Setsubun-sai at Heian Jingū｜節分祭
Setsubun is celebrated in Japan on February 3rd, marking the day before spring with various traditions meant to drive away evil spirits and bad luck and cleanse the home and family for the coming year. Shrines and temples around Japan hold special festivals for the public to come together and participate as a community, and several of these festivals are quite famous in Kyoto. One place you can go to take part in Setsubun is Heian Jingū (Heian Shrine).
Heian Jingū's Setsubun-sai starts at 13:00 with priests holding a sacred Shinto ritual at the inner sanctuary, leaving offerings to the gods on the altar, reading aloud prayers, and performing purifications. At 14:00, people representing warriors, onmyōji diviners, and the demon-quelling oni called Hōsōshi participate in the Daina no Gi, an exorcism once performed at the Imperial Palace in the Heian period. Men wearing fearsome ogre masks burst into the shrine and "terrorize" the assembled people from the courtyard, making their way to the main hall veranda where the oni leader does a victorious dance. However, shrine parishioners appear to banish the oni with lucky beans in a tradition called mamemaki (bean throwing), chasing them back out the shrine gates shouting "oni wa soto, fuku wa uchi" ("bad luck out, good luck in"). The people who came to see the ritual then gather around the main hall in the hopes of catching some of the packets of lucky beans thrown out into the crowd by priests, parishioners, and geiko and maiko, before the day wraps up with an ōhitaki shinji fire ritual at 16:00.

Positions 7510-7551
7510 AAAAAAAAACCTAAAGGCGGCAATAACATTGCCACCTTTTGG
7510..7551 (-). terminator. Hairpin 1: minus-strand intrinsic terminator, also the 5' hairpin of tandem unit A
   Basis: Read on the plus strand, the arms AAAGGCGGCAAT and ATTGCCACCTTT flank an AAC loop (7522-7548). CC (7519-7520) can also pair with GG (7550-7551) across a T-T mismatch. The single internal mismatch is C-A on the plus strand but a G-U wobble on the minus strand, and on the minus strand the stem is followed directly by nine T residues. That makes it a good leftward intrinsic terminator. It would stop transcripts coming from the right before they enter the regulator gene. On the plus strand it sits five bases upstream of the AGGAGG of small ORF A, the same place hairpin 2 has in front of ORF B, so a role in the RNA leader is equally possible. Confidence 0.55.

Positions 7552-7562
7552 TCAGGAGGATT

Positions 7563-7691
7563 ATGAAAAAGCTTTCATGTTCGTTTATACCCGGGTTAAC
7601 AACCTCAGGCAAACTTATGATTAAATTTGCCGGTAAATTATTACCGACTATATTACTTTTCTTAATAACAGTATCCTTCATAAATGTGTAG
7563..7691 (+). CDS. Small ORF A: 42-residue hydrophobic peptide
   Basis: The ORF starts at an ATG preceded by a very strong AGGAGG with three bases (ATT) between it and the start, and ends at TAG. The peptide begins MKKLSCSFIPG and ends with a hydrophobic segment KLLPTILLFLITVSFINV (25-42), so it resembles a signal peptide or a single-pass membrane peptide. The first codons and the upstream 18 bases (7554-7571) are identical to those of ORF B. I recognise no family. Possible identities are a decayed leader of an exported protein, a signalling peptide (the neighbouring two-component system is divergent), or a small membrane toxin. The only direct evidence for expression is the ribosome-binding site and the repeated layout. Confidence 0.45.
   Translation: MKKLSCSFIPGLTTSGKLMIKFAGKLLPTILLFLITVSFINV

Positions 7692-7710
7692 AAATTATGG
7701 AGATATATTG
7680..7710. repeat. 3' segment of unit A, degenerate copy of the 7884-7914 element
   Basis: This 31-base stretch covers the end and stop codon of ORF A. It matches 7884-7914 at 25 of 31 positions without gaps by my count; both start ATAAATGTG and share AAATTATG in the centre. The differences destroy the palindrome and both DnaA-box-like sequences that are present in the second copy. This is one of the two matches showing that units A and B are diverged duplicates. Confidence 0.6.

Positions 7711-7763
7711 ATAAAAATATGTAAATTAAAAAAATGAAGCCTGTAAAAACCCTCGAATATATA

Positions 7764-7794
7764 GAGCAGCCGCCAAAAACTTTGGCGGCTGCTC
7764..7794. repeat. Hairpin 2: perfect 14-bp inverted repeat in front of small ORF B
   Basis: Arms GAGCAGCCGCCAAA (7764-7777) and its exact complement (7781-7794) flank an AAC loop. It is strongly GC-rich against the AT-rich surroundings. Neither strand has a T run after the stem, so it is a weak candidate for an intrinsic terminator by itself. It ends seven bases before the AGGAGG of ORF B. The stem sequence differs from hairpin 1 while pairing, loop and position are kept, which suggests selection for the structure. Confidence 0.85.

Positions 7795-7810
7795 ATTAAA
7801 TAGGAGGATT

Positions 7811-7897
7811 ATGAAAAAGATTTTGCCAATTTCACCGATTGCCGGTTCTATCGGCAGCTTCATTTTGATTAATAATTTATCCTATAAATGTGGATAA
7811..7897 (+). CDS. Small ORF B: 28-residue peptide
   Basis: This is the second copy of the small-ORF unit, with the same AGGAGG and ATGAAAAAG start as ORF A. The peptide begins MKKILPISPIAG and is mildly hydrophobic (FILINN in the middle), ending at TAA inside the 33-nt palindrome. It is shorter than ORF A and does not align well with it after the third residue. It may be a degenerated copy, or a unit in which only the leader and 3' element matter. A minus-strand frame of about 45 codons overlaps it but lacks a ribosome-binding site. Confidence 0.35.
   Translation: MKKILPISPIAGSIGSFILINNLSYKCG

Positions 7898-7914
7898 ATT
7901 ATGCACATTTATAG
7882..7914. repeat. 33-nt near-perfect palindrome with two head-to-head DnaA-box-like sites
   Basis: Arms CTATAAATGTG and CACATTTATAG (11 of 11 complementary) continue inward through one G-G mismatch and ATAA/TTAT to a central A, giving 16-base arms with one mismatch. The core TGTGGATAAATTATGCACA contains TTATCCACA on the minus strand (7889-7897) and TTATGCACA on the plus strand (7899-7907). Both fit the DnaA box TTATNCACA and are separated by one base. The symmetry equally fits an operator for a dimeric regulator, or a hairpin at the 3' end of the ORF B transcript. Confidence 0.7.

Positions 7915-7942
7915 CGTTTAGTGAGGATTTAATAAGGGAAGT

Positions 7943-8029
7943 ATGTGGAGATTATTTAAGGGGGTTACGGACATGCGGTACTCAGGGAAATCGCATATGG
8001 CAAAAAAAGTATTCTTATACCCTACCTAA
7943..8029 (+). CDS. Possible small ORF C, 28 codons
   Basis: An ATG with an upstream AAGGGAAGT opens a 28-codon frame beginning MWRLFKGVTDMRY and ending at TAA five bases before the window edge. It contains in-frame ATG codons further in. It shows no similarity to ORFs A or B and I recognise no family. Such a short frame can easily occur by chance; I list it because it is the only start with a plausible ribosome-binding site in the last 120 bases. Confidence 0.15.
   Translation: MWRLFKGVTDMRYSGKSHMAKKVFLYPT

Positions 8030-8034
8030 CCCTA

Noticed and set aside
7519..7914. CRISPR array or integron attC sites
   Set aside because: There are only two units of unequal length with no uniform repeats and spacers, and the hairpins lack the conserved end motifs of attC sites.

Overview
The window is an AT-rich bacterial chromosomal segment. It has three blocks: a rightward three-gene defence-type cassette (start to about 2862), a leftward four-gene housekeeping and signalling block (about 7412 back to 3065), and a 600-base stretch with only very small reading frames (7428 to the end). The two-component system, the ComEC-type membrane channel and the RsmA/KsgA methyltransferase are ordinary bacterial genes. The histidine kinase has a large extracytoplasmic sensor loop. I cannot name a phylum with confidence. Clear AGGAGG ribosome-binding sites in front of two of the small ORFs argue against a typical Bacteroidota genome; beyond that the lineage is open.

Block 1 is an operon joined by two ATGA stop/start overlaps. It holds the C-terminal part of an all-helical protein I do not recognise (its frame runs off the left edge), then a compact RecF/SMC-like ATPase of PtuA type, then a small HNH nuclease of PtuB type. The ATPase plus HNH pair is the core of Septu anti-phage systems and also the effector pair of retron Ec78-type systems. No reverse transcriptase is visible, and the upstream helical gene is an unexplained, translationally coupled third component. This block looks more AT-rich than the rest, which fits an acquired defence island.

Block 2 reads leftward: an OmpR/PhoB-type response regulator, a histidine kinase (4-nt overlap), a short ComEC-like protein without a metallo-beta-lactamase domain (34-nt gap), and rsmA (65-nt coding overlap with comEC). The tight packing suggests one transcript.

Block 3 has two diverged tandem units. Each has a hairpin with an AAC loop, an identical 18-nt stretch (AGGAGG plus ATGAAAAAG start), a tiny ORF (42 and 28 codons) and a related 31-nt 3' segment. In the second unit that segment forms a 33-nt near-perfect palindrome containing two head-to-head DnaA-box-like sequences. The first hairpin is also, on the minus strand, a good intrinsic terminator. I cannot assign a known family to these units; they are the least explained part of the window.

You have a lot of choices when it comes to Setsubun rituals to attend in Kyoto, but if you are interested in seeing an interesting and dynamic ritual you may want to head to Heian Jingū!
Things to See/Do